Charles V abdicated the throne in 1556 and divided his empire between his son, Philip II, who inherited Spain, the Netherlands, and Spanish holdings in the New World, and Ferdinand, who became Holy Roman Emperor. Philip II signed the Peace of Cateau-Cambresis with Henry II of France in 1559, thus ending the Habsburg—French rivalry. This, combined with domestic difficulties, led Suleyman in 1562 to make peace with Ferdinand, who agreed to pay annual tribute to the Ottomans.
Ottoman-French trade relations were advanced with a new capitulation agreement in 1569. This agreement opened all Ottoman ports to French merchants and required all other western merchant vessels to sail under the French flag. French merchants took quick advantage of the new situation, and came to dominate Levantine trade.

THE SEVENTEENTH CENTURY
The seventeenth century opened and closed with major Ottoman wars with Austria. Border raiding by both empires’ garrisons escalated into a full-scale imperial war in 1592. This war, usually called the Long War, lasted until 1606. The Habsburgs took a number of Ottoman fortresses and won several major victories in the early years of the war, and anti-Ottoman rebellions broke out in Transylvania and Wallachia. The tide shifted after the Ottoman victory at Mezo Keresztes in 1596, yet the Ottomans were unable to press their advantage and the war devolved into a stalemate. By 1605 Habsburg anti-Protestant policies had alienated much of the population in Hungary and Transylvania, and those regions rebelled against Vienna. The war ended with the treaty of Sitva Torok in 1606.

France remained a major trading partner with the Ottomans in the seventeenth century, but began to face serious competition from the rising trade powers of England and the Netherlands. French merchants had relied on the Venetian model of establishing close relationships with officials at the Porte to ensure trade access in the empire. As power in the Ottoman state became more decentralized, however, local officials and notables acted more independently. French merchants could no longer count on pressure from the central government to solve difficulties they were having in the provinces. English merchants were particularly successful in establishing themselves at the local level, and England’s share of Ottoman trade increased.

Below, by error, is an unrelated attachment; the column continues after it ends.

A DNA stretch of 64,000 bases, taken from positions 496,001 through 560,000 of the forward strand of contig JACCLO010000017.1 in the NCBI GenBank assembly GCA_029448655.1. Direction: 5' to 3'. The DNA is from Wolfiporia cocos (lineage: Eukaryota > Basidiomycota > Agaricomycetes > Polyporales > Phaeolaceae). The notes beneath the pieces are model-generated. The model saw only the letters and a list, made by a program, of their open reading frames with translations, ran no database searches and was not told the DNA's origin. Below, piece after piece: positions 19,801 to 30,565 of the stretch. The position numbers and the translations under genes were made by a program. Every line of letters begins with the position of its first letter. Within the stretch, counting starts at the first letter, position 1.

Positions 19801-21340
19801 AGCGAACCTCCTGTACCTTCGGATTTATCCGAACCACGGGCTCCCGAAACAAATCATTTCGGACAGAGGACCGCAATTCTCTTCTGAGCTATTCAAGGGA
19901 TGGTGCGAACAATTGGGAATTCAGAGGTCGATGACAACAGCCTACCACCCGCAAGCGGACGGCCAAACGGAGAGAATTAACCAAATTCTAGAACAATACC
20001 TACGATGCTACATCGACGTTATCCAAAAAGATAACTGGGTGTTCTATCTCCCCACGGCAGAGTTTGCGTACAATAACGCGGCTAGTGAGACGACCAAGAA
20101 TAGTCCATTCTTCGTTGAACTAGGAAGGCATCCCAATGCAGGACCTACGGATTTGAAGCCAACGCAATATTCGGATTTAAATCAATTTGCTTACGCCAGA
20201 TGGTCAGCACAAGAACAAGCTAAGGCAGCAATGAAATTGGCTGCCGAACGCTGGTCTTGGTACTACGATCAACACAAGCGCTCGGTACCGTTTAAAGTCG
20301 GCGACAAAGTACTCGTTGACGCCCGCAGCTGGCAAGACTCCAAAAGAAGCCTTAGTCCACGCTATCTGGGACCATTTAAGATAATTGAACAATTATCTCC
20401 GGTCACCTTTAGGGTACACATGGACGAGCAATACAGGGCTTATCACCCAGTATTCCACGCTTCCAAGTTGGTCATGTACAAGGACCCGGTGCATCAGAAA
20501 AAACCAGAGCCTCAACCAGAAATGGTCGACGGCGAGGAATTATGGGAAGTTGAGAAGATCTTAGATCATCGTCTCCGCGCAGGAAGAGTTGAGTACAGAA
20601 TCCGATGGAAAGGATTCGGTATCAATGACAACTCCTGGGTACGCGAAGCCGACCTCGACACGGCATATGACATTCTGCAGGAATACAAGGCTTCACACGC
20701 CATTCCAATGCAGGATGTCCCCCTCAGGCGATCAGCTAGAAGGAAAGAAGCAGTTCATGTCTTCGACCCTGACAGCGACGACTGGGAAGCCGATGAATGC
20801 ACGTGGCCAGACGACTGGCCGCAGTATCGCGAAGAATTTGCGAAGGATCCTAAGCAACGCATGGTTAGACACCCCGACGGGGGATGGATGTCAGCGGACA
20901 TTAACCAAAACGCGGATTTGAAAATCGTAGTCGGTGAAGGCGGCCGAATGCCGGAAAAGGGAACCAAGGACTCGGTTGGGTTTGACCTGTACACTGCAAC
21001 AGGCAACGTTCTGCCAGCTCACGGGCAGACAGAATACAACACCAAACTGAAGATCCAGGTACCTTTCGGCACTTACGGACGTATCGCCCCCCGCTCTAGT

Despite the growing competition from England, French merchants remained a vital part of the Ottoman economy. The relationship between France and the Porte remained cordial, especially as France came to replace Venice as the dominant western power in Levantine trade. French ships were even used to transport Ottoman officials. In the eighteenth century France came to dominate coastal shipping in the empire. France also continued to encourage the Ottomans to harass the Habsburgs in Austria, as French-Habsburg rivalry continued in the west.
Ottoman withdrawal from Europe.
Ottoman decentralization was halted in mid-century by the Koprulu family of viziers who reasserted the power of the central government. Part of their program was to revitalize the military, and this resulted in two major campaigns against Austria. The first began in 1663 under the personal leadership of Grand Vizier Fazil Ahmed Koprulu. Although the Habsburgs won the only major battle of the war, at Saint Gotthardt on August 1, 1664, the Ottomans came out ahead in the Treaty of Vasvar, which ended the war a few days later. The Habsburgs withdrew from the territories they had captured, and again agreed to pay annual tribute to Istanbul.

The most important Ottoman western campaign of the seventeenth century was the siege of Vienna in 1683. Grand Vizier Kara Mustafa Pasha set out with a huge army to try to take the city that even Suleyman had not been able to capture. Delayed by sieges of smaller forts along the way, the Ottoman forces arrived at Vienna too late in the campaign season and with too little artillery to be successful. The siege was raised by an army led by Jan Sobieski, the king of Poland.